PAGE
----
Lydian                                Mixolydian

  S S S S S S S S S S S S S S S S    S S  S S S  S S S  S S S  S S S S  S 
----------------------------------|---------------------------------------|
----------------------------------|---------------------------------------|
----------------------------------|---------------------------------------|
----------------------------------|---------------------------------------|
--------5-7-8-7-5-8-7-5-----------|---------7-8-10-8-7-10-8-7-------------|
--5-7-8-----------------8-7-5-7-8-|--7-8-10-------------------10-8-7-8-10-|
Aeolian                             Locrian

You can also download the PDF sheet or the GuitarPro5 tab of the complete example with the full horizontal run up to the 24th fret.


Points of reference on the fretboard

One word about points of reference on the fretboard: so far we have mainly dealt with relative points of reference. We have started out in a certain 6-note pattern and have moved around. This might work pretty well as long as you are staying in only one key. However, if you want to change keys (e.g. from C major to G major) you will also need an absolute point of reference. There is actually two ways of doing this:
First you can memorize the names of some reference notes within the patterns (e.g. the root note of a given major scale) and locate it on the fretboard. To do so you have to be pretty familiar with the names of notes on the fretboard (which you have to learn anyway).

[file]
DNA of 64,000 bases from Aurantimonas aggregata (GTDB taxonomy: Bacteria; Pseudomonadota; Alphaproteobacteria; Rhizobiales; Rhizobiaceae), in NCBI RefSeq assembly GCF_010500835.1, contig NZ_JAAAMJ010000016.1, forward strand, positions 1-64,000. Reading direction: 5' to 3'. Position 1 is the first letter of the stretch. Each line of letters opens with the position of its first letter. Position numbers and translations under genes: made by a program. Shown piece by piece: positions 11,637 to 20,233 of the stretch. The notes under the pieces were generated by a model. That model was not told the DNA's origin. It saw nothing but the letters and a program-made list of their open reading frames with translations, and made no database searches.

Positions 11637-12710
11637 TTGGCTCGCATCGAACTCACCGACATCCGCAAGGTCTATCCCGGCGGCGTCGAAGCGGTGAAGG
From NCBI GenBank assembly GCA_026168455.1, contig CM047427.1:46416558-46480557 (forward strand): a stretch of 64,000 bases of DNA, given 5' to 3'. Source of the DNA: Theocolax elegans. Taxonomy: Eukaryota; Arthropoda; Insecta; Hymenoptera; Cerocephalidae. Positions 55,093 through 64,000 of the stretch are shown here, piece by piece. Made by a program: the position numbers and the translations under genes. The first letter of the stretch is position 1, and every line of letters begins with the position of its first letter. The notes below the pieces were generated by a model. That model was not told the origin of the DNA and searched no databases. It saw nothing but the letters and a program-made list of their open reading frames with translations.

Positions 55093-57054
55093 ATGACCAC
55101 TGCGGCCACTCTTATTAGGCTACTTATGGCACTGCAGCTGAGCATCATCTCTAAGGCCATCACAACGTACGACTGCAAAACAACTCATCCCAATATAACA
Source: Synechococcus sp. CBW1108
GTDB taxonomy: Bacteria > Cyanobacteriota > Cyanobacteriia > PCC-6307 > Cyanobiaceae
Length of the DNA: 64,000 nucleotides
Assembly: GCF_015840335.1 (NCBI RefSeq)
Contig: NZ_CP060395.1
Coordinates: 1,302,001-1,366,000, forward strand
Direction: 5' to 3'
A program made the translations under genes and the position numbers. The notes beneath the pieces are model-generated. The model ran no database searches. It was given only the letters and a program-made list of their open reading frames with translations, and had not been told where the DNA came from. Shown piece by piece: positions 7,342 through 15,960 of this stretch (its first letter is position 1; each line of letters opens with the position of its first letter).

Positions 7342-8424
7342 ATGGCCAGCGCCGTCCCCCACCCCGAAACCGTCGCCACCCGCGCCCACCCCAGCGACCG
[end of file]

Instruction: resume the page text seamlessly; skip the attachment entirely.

The other way is to learn all these patterns relative to an absolute landmark that is key-specific. For example you will notice that in the key of C major your landmarks would be the open strings, 5th, 10th and 12th fret on all given strings (and the same one octave higher, for sure). So if you memorize these landmarks while position playing this will allow you to quickly move around the fretboard in even unfamiliar keys.


Some concluding remarks. This chapter was dealing heavily with patterns, greek mode names and visualization on the fretboard. However, the real goal is to get beyond these things. To reach a stage where you hear a melody in your brain and can easily navigate around the fretboard and play exactly these notes. So basically the idea is to practice this pattern system to completely internalize it so that you don't even have to think about it anymore and can just play for the fun of it. It is a long way, but perfectly doable if you have the discipline to practice.....

Alex